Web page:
Over the years, I worked on different access control systems and I have come across different designs of a lockdown button system. What our company has done in the past was to use a button that talks to the access control system (through a dry contact) and have the system shut down all doors when the button is pressed. This is essentially the same as locking down a building from the software interface, but physically. While most of our customers' networks are relatively stable, I find this to be a risky design. In the event of a network loss, the building will unable to be locked down because the access control panel will be unable to communicate with the server/controller/master. I find this to be especially true for an end user that has satellite locations.
The alternative to this is to use a relay that is connected to the lockdown buton so that when it is pressed, connections between power, output on the access control panel, and the locks are killed instantly. The disadvantage of this is that the system is rendered useless when the button is pressed because nothing that is done at the software level can change the door status.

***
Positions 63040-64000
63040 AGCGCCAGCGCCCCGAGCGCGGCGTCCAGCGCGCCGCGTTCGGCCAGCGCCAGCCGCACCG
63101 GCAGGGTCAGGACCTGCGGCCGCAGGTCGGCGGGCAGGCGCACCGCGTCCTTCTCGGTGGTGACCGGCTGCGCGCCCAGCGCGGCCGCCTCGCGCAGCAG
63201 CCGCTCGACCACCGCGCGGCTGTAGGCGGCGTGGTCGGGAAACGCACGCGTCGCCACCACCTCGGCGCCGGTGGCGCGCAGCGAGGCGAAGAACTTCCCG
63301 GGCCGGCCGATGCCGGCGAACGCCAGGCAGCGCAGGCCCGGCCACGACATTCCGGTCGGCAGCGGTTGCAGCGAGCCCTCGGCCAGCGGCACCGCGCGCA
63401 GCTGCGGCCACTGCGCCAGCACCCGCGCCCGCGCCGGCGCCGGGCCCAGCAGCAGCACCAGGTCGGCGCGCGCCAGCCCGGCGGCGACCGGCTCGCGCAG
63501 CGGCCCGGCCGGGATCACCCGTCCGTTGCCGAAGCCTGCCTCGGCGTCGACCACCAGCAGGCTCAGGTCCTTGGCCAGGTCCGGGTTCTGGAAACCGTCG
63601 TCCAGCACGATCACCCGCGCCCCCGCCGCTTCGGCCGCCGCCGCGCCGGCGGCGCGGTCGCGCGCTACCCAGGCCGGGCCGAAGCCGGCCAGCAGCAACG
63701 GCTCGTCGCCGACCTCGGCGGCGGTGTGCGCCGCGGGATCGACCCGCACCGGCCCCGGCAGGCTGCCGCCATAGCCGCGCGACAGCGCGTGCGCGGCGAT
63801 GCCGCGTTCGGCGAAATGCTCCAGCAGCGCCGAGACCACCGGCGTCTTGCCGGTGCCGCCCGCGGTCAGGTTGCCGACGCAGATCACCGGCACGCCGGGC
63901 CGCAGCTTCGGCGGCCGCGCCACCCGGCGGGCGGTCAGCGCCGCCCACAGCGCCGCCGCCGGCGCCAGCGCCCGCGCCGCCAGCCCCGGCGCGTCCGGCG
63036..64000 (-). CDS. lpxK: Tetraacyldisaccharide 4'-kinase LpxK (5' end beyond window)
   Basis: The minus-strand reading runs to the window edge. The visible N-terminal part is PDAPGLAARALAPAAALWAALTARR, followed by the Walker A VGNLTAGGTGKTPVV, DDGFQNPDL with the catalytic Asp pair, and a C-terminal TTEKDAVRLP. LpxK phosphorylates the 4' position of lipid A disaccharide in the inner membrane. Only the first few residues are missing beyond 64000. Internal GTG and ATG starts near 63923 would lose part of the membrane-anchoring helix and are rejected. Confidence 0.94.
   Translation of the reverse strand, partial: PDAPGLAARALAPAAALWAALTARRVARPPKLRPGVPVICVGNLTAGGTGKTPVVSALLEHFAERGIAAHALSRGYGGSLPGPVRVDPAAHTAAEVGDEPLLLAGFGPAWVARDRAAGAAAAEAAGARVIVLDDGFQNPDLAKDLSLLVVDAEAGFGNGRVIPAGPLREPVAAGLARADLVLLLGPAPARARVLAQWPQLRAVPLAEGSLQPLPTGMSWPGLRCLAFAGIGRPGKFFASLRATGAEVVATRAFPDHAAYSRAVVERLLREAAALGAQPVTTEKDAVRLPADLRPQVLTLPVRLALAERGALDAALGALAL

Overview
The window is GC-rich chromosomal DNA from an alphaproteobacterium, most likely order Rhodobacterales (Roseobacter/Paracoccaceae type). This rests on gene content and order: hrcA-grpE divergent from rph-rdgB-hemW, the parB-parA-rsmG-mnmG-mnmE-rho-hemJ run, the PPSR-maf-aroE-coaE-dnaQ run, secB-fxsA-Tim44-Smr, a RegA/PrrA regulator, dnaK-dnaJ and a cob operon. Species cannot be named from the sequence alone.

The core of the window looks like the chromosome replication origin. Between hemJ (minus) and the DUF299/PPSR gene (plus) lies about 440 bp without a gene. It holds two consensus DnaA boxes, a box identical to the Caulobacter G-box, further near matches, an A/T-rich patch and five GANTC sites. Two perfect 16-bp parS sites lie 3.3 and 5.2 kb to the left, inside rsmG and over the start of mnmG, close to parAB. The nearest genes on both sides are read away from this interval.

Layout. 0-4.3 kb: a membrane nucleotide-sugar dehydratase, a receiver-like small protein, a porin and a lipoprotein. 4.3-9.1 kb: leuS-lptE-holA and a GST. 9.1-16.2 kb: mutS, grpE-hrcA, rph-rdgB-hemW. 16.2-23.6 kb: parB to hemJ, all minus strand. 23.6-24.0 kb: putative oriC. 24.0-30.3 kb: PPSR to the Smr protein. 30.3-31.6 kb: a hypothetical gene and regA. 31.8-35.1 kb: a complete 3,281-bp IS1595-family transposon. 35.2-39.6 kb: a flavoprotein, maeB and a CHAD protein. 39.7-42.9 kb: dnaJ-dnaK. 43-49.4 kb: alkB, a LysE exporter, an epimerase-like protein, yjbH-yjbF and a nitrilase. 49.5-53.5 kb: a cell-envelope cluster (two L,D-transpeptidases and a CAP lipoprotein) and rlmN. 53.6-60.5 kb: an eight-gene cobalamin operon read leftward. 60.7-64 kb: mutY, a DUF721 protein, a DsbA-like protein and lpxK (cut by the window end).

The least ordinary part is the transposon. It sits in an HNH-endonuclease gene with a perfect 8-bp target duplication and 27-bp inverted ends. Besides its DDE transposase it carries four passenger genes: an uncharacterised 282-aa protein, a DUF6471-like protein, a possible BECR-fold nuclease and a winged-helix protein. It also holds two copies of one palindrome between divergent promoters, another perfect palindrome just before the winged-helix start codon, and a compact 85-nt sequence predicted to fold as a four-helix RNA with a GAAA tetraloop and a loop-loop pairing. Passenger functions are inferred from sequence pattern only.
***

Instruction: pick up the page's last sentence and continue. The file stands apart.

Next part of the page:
Have you guys come across situations like this? If yes, how do you design your system and why? Is this something that is inherent across different IP-based access control systems or is there a system that can handle this shortcoming?